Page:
I don’t know if Obama reminded Americans that they are not immune to the moral catastrophes of war. Like all other presidents before him, he praised and thanked the military for, yet again, taking on the burdens of war and for doing their jobs with courage. Yet Joffe saw Obama’s speech as cautious, an abdication of America’s “claim to world power and responsibility.” Truly, an activist foreign policy has made America an exceptional nation, but surely we should remember that such activism comes with consequences that can be considered exceptional in ways that are possibly heroic and possibly horrific. If we can claim heroism as American, must we not also claim the horror? This has indeed been a week to end American exceptionalism, again.

7 Thoughts on this Post

  1. Great post, Ray. One way to answer your last question will be to compare the amount of virtual ink spilled (we need new figures of speech) debating Obama’s vision of American exceptionalism, and the morality of our role in the world vis a vis Libya, with the amount spilled discussing the Rolling Stone article. Morally, I’d say, we must claim the horror. But practically, we rarely do.

    Further grist for the mill:
    Glenn Greenwald, “Obama and American Exceptionalism”

    and Andrew Sullivan, “Exceptional and Unexceptional America”

  2. I wish Jacob Heilbrunn would have gotten more into the *content* of neoconservative ideas in *They Knew They Were Right.* But it’s still a good read. Here’s a good dialog between Heilbrunn and Eli Lake of the late New York Sun:


    Also, check out Heilbrunn’s review of *Rosenfeld’s Lives,* which is a study of a particular member of 40’s and 50’s bohemia in New York:

    “Should anyone really care about Rosenfeld’s life or lives? One answer is simply that Zipperstein has rescued Rosenfeld from the condescension of posterity. But it’s also the case that the 1940s and 1950s were, I think, the seedbed of current political fights, when the New York intellectuals drifted into hostile camps, particularly in the form of neoconservatism. These feuds have their origins in, and owe their intensity to, the literary and political battles of that era. No recent book that I’ve seen does a more astute job of explicating them than Zipperstein’s fascinating study.”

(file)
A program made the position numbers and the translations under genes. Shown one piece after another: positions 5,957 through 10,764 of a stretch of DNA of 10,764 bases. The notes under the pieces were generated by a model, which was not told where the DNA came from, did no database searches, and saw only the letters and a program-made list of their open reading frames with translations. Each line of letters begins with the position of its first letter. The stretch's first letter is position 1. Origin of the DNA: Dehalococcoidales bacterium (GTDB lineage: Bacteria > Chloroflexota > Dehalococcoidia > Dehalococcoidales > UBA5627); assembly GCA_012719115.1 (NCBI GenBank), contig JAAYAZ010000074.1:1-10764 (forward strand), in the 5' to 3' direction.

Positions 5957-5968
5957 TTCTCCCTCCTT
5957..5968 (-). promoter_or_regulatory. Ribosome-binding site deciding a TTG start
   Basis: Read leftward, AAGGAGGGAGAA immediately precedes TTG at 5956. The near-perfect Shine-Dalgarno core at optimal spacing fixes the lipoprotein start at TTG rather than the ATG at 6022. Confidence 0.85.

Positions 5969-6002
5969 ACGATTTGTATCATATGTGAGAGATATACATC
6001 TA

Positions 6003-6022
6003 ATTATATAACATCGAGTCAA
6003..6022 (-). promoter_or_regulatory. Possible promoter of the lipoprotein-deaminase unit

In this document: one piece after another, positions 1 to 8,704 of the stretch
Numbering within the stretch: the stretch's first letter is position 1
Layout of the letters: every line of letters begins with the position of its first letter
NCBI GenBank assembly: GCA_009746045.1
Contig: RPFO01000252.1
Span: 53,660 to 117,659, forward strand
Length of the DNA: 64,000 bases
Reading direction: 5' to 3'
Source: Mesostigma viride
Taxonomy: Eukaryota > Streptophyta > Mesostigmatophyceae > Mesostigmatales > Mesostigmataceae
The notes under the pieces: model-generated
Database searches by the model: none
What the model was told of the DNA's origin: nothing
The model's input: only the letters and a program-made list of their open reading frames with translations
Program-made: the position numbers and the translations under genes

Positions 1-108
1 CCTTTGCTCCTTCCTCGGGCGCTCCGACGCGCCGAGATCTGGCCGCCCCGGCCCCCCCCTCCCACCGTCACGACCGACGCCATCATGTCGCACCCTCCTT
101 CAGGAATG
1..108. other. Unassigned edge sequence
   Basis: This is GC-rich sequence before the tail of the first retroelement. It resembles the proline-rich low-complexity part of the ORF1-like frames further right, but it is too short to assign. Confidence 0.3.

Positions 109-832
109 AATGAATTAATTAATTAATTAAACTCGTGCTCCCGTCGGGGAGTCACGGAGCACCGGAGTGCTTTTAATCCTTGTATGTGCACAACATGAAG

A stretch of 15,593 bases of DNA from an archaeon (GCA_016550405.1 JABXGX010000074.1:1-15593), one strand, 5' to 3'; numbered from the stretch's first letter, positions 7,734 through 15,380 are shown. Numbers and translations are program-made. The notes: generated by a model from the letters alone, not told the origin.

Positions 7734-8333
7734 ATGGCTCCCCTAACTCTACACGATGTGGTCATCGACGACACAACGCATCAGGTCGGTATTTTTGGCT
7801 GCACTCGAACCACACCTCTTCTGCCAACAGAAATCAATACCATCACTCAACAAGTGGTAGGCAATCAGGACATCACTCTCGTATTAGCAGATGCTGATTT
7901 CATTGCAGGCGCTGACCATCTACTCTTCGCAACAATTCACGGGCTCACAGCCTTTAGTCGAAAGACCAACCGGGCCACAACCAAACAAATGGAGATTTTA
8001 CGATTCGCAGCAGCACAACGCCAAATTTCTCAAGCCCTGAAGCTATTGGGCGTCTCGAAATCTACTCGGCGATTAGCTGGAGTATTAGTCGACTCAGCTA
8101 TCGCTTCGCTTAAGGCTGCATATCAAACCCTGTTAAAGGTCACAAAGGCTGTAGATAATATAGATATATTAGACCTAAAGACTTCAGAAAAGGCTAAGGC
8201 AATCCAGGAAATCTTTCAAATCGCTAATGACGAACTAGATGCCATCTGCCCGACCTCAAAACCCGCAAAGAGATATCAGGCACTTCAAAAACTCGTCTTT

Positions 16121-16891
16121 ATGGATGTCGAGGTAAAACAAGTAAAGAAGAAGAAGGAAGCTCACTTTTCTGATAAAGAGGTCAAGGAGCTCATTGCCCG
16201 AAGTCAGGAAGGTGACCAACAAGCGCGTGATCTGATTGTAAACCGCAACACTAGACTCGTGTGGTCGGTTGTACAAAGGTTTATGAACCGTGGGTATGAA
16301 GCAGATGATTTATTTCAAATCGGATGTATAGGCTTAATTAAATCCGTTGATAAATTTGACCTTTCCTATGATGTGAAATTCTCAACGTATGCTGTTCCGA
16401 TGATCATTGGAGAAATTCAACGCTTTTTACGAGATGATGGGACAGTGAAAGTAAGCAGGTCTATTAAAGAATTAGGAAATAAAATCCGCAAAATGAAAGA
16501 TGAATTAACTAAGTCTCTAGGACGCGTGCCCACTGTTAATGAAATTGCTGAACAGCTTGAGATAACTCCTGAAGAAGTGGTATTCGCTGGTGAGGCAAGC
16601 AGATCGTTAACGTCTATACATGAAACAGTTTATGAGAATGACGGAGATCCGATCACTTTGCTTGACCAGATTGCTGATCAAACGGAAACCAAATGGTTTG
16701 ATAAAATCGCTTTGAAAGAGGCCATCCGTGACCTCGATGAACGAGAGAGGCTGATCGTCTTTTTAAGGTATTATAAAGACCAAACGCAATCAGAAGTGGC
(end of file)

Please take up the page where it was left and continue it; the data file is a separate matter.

3. Our seeming inability to “claim the horror” may be one reason why there seems to be a general apathy, possibly aversion, toward addressing the Japan nuclear crisis that followed the earthquake and tsunami. With the engagement in Libya you could almost hear a national sigh of relief that we could legitimately turn our attention away from Japan and on the argument whether or not to call Libya another war, etc.

  4. Thanks to you all for your comments.

    One of the easiest criticism of my position is to ask when has any nation taken a moral accounting of its actions or even attempted to do so in a way that would lead to a genuine popular debate.

    A colleague of mine pointed out that in the wake of the Abu Ghraib crimes there was a general election in the US, including the election of the president. According to polls and reports in the press, the public couldn’t have cared less about the larger implications of Abu Ghraib. Even as they began to sour on the war in Iraq, it was difficult to determine exactly what kind of accounting had become apparent.

    Indeed Lydia, there was a perceptible sigh of relief when the photographs no longer appeared on television.

  5. Ray,
    The answer to the “when has any nation…” is found in the truth and reconciliation commissions. I’m just beginning to look into these, but the examples of South Korea, South Africa, and Chile are worth examining. There are obvious differences – in all cases the commissions followed a change in government more substantial than our every-4-years adjustment – but other nations have reckoned with the past. Of course, the biggest difference, is that in the above examples the “crimes” being investigated were perpetrated on the people of the nation. In our case, the victims have always been other (well, ever since the Civil War), and they have no voice.

  6. you could almost hear a national sigh of relief that we could legitimately turn our attention away

    Lydia, it would benefit me (and likely others) if you could speak with “I” statements and support your contentions with evidence of some kind. If by “you” you mean me, then you’re wrong; if by “you” you mean you, well, I have no idea.

    Where do you find evidence of “a general apathy, possibly aversion, toward addressing the Japan nuclear crisis”? Admittedly, I listen to NPR a lot and read only a handful of other media outlets, but I haven’t seen anything I could categorize as “apathy.” If you provided some evidence I would be able to re-calibrate my view, perhaps.